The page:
Betta and Siamese Fighting Fish

Can a female betta live with a glo fish?


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2012-06-05 20:47:00
2012-06-05 20:47:00

Yes as long as its a female betta they will be fine


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in order for a betta to live with glo fish there needs to be at least 6 glo fish. they also need to be in the tank for at least an hour before the betta is put in the tank.

Yes, they are community fish!

Glo fish are Zebra Danios that have been injected with a jellyfish gene to make them glow. They can mix with most Tetras OK.

No. Glo fish are freshwater organisms and lobsters are saltwater organisms. And if they could live in the same water, one eats the other.

You could get a betta fish but if you get one it would have to be in a different tank than any other fish (as many people know the betta would eat ANY other fish). You could get African Chichlids they are really pretty and social, neon tetras,glo fish.

male betas fight other fish, period. only the females are safe!AnswerI find bettas to be a good community fish IF there are no fin-nippers, other longfinned fish, or other anabantids in the aquarium. Bettas will fight with long-finned fish and anabantids of any breed, and fin-nippers will attack the Betta. Also, don't put the Betta in the tank with a fish that can eat it. I had to house a Betta in a tank full of Jack Dempseys. No damage to Betta or Jack Dempseys resulted, and Dempseys are aggressive predators. As to the original question...the only reason I am going to say no is it's a five-gallon aquarium, which is REAL small. Glo-fish are just genetically modified zebra danios, which get along well with bettas.AnswerSome answers are really misleading. Sure, certain betta can be psycho killers that will kill everything in the same aquarium.However, when you put a betta and a bunch of Glo-fish in the same tank, the problem will not come from the Betta.Glo-fish are genetically engineered Zebra Danio. They can be aggressive Fin-nippers ! Betta's long fin will make perfect target!On the top of that, Zebra Danios are 5x faster than a Betta at top speed. Slow moving Beta will never be able to catch a Zebra Danio.To decrease Glo-fish aggression, a school of 6 or more is recommended. Even that will not decrease the aggression to 0.A 5 gallon aquarium is also too small for Zebra Danios. Since they need room to move around a lot at high speed. Small sized aquarium will increase their aggression as well. They are good school fish and add lots of movement to your aquarium. They are nice to have, you just need a big enough aquarium and be careful about them being around other fish with long-fin.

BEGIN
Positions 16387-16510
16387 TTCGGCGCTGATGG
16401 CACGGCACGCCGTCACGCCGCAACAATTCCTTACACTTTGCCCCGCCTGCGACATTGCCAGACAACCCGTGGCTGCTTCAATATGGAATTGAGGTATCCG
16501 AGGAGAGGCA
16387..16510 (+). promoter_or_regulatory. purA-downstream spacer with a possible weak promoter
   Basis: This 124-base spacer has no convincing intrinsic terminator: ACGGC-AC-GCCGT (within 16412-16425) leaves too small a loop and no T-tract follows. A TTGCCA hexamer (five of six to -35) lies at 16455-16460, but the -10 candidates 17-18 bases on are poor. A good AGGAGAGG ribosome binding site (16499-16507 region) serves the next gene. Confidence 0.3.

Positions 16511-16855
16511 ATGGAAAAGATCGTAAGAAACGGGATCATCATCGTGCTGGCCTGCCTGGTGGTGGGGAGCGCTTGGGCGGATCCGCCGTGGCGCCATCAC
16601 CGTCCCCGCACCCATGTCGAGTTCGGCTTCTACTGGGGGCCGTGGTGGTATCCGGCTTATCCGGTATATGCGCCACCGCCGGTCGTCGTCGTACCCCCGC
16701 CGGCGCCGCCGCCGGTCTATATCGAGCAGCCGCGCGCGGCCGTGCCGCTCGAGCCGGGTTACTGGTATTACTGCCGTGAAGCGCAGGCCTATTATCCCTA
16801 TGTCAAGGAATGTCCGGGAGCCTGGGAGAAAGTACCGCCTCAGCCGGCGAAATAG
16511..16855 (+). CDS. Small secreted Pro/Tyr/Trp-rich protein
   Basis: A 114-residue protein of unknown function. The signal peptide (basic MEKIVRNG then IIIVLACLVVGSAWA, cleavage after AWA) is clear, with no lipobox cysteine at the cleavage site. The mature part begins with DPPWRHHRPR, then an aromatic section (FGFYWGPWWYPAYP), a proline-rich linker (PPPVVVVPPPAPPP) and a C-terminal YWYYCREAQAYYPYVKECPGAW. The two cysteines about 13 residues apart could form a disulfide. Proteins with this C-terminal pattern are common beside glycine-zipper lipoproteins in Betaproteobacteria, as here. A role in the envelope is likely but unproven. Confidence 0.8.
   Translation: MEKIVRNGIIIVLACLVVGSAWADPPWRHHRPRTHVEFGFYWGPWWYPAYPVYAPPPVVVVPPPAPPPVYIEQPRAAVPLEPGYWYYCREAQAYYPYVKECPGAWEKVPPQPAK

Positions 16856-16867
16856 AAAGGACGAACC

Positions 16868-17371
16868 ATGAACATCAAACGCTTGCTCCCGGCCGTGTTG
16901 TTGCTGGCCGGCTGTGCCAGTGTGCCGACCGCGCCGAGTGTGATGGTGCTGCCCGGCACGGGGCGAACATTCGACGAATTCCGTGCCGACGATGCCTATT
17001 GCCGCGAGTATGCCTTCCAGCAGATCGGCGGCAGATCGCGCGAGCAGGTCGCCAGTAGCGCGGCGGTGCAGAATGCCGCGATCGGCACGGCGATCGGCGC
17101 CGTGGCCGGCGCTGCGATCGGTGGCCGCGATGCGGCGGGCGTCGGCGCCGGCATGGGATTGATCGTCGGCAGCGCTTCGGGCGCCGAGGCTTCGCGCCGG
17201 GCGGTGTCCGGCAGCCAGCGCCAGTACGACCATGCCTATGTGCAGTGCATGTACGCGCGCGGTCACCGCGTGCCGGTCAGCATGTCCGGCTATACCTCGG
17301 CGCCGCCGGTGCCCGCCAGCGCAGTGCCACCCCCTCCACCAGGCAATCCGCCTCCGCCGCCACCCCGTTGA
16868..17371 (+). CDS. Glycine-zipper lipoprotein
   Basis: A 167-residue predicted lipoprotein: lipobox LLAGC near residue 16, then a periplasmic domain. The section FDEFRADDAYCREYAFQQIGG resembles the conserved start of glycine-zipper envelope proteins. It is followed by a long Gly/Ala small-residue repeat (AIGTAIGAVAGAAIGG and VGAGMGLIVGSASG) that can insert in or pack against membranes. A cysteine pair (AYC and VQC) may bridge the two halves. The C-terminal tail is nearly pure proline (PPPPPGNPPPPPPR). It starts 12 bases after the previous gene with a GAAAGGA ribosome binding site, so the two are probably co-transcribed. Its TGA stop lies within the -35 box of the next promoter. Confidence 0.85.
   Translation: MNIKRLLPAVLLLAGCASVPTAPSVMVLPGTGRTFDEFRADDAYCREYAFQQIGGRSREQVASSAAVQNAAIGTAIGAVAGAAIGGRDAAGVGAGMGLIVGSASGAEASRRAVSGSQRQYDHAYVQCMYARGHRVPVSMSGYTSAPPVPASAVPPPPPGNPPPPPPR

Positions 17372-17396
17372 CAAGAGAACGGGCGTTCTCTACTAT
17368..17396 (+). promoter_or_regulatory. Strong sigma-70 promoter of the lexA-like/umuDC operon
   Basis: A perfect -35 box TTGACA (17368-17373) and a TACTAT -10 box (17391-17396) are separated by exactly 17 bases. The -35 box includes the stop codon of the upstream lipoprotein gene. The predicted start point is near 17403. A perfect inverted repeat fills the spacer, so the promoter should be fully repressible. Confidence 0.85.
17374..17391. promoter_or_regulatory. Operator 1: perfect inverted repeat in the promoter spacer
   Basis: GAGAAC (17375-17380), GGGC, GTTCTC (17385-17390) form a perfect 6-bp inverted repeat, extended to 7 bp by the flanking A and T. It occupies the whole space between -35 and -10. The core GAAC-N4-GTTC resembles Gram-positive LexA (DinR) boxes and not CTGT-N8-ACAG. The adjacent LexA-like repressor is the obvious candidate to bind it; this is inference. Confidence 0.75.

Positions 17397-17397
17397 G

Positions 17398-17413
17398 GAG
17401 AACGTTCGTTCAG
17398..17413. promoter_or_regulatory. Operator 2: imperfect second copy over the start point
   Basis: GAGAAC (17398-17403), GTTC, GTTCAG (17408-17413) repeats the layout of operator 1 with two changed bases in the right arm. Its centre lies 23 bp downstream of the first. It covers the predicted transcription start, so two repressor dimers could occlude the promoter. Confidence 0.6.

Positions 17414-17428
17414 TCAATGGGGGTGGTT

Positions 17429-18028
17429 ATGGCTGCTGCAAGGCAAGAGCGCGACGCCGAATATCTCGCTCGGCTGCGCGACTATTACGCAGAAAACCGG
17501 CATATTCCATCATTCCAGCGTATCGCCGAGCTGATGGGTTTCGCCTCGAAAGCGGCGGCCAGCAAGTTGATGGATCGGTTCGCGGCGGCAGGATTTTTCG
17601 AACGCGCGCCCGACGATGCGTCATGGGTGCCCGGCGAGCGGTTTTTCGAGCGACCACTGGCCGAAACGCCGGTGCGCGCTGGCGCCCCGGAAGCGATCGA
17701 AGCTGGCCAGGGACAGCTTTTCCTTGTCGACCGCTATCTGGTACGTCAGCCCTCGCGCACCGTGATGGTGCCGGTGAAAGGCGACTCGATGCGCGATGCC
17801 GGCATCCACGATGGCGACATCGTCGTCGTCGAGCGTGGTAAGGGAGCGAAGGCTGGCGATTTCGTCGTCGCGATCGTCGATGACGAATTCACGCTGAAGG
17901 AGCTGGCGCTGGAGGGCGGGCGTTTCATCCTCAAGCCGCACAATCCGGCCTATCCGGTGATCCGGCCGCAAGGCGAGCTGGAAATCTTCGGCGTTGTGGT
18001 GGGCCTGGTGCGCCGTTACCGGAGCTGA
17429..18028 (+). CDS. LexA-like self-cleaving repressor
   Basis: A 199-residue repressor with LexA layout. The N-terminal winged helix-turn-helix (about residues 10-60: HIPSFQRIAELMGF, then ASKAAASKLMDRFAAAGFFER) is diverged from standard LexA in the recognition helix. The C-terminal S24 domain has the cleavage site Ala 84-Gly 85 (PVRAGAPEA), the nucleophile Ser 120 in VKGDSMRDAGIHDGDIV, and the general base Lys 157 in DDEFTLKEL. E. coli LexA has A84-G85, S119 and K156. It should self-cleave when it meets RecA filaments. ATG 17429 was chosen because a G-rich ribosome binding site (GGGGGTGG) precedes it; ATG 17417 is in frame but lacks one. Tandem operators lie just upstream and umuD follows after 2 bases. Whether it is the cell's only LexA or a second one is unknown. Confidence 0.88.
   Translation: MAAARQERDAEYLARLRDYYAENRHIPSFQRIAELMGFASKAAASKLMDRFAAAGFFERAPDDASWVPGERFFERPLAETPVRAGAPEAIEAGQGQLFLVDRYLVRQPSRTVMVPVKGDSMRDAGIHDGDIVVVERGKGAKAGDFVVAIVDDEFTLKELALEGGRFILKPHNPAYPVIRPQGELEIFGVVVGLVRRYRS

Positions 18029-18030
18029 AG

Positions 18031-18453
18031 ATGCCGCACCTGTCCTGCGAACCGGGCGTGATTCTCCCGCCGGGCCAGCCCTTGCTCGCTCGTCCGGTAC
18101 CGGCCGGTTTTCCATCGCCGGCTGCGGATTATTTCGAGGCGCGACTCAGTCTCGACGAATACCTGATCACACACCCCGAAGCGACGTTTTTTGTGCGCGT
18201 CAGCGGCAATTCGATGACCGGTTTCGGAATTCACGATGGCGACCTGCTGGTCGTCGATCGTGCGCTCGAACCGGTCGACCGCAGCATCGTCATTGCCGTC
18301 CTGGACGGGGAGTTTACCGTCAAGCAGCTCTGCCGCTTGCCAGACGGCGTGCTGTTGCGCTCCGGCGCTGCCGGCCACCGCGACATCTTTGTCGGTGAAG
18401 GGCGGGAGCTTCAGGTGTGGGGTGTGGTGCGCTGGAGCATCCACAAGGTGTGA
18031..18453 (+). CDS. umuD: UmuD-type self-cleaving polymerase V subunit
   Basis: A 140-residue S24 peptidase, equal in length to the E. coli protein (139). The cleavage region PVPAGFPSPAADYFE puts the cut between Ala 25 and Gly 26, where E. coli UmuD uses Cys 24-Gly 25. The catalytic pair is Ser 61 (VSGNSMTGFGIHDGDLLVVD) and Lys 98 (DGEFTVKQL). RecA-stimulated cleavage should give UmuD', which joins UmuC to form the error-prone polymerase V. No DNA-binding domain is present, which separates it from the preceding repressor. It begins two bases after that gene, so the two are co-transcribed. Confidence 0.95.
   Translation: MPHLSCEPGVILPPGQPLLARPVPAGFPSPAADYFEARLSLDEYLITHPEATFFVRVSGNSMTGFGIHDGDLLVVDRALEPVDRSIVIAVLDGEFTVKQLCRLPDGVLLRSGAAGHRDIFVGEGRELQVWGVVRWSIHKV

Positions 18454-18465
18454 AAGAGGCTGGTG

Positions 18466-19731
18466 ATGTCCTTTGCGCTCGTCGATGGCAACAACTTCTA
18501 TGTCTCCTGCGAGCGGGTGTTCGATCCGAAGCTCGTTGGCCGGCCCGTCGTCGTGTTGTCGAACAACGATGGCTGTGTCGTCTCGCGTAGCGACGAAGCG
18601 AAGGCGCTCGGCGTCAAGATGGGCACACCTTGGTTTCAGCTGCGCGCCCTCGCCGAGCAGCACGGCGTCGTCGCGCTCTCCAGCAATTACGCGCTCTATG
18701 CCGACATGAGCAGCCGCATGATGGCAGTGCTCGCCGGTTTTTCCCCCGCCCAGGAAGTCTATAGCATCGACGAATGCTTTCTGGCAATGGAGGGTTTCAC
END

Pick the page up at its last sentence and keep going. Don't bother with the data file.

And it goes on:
No, the Betta is an aggressive fish breed. It will fight anything that moves and breathes. It will shred up small fish with their tiny, sharp teeth. It is best to keep a Betta in a separate tank.You can only keep a Betta with other fish when the other fish are much larger than the Betta. Then the Betta will be intimidated and it won't dare touch the larger fish.

Forget about them being "glo fish". That is just SPIN. Glo fish are a genetically altered common fish made to glow artificially. They are in reality Zebra Danios (Brachydanio rerio). The females are slightly larger and plumper in the tummy than the males which are more slim lined.

Glo fish don't have gravid spots. Gravid spots are actually the many eyes of the unborn babies of certain live bearing fish like guppies, mollies, and platies.

A little less longer than regular goldfish.